subject
keywords
acoustic particle manipulation, separation, ultrasound, cell handling, particle handling, lab on a chip, Microsystem technology, microfluidics, standing waves
pages
146 pages
publisher
Lund University
defense location
Room E:1406, E-building, John Erikssons väg 4, Lund University, Faculty of Engineering
defense date
2009-01-30 10:15
ISSN
0346-6221
ISBN
978-91-628-7678-4
language
English
LU publication?
yes
id
742c4fbe-0a76-4261-aaee-cf3c66e82b7f (old id 1275328)
date added to LUP
2008-12-29 11:17:40
date last changed
2016-09-19 08:44:46
@phdthesis{742c4fbe-0a76-4261-aaee-cf3c66e82b7f,
  abstract     = {The rise of MEMS and µTAS techniques has created a whole new family of microfluidic devices for a wide range of chemical and biomedical analyses to be performed on small Lab-on-a-chip platforms. The operations often include small samples of particle or cell suspensions on which separation, mixing, trapping or sorting is performed. External fields and forces are used for these operations, and this thesis is specifically focused the development of ultrasonic standing wave technology and the use of acoustic force fields to perform bioanalytical unit operations.<br/><br>
The combination of acoustic standing waves and the laminar flow in microfluidics has proven to be well suited for performing particle and cell separation. The fundamental acoustic separator used in this thesis consists of a microfluidic flow channel with a three way flow splitter (trifurcation) in the end of the channel. An acoustic standing wave field is applied to the main flow channel by attaching the transducer underneath the chip. The acoustic standing wave is however obtained perpendicular to the axial propagation of the wave field and the direction of the flow. The half wavelength resonance affects rigid particles or cells driving them into the acoustic pressure node while liquid spheres having other density and compressibility properties may move to the pressure antinode. This enables acoustic separation of different particle types. Blood has proven to be very suitable for acoustic cell manipulation. An application where lipid particles can be removed acoustically from shed blood from open heart surgery is demonstrated. An application for acoustic plasmapheresis is also shown where high quality blood plasma is generated. Different separator designs, device material, and the influence of the separation channel cross-section design are also investigated.},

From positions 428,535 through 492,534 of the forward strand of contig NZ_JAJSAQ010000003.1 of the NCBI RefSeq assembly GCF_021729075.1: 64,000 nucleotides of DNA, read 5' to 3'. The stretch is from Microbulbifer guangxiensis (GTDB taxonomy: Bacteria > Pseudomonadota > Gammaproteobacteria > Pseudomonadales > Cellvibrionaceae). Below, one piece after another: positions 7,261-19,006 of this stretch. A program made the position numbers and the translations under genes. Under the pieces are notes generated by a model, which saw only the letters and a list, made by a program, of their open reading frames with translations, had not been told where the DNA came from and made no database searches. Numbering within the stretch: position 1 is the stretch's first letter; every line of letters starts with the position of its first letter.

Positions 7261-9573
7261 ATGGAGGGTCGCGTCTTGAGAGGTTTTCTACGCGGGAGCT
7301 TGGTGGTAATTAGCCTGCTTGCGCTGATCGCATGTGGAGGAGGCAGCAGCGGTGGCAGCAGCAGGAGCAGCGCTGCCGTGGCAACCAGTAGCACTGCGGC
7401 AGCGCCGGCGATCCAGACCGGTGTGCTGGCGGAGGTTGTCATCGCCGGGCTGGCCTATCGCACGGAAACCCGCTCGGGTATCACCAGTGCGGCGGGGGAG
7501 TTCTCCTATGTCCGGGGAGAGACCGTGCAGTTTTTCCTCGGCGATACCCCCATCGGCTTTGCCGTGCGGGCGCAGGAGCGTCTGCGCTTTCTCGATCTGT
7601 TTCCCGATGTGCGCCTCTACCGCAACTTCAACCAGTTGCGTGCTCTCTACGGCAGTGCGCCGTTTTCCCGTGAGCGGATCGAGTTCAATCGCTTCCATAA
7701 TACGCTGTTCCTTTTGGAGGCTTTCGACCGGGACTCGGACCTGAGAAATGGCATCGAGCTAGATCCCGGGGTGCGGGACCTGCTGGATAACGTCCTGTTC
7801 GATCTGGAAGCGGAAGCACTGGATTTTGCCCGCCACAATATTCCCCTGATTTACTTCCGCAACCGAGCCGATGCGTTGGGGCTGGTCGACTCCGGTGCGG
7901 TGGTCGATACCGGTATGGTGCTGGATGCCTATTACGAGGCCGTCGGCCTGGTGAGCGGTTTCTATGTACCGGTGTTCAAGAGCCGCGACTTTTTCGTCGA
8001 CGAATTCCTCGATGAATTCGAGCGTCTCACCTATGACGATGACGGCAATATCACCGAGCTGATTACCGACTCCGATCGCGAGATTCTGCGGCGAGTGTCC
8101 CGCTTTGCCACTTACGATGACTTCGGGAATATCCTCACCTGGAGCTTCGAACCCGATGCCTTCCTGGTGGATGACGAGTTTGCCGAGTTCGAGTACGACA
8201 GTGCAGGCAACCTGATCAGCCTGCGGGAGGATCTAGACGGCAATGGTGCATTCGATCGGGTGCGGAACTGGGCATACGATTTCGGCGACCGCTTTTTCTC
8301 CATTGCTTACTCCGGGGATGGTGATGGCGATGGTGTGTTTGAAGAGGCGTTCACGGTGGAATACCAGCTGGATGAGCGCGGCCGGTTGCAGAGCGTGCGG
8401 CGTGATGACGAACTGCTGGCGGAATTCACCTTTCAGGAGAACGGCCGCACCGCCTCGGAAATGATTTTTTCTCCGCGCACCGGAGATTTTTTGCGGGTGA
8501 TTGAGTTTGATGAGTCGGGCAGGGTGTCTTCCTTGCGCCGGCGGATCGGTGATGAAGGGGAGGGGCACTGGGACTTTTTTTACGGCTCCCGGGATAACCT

author       = {Lenshof, Andreas},
  isbn         = {978-91-628-7678-4},
  issn         = {0346-6221},
  keyword      = {acoustic particle manipulation,separation,ultrasound,cell handling,particle handling,lab on a chip,Microsystem technology,microfluidics,standing waves},
  language     = {eng},
  pages        = {146},
  publisher    = {Lund University},
  school       = {Lund University},
  title        = {Acoustic Standing Wave Manipulation of Particles and Cells in Microfluidic Chips},
  year         = {2009},
}